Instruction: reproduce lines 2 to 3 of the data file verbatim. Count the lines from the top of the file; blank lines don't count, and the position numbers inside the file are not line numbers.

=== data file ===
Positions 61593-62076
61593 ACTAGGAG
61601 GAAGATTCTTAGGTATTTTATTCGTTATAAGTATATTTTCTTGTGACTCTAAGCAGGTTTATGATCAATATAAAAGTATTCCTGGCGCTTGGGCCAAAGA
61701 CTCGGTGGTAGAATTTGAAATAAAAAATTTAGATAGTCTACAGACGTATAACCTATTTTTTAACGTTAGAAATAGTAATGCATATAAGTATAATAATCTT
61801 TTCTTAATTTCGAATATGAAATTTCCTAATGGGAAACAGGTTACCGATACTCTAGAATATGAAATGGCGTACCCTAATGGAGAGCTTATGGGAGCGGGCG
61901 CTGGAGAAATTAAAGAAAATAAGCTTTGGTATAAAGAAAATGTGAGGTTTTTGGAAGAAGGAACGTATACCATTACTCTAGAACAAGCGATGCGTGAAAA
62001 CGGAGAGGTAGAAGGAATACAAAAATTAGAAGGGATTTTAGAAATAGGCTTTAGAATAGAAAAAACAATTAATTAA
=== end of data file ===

61593 ACTAGGAG
61601 GAAGATTCTTAGGTATTTTATTCGTTATAAGTATATTTTCTTGTGACTCTAAGCAGGTTTATGATCAATATAAAAGTATTCCTGGCGCTTGGGCCAAAGA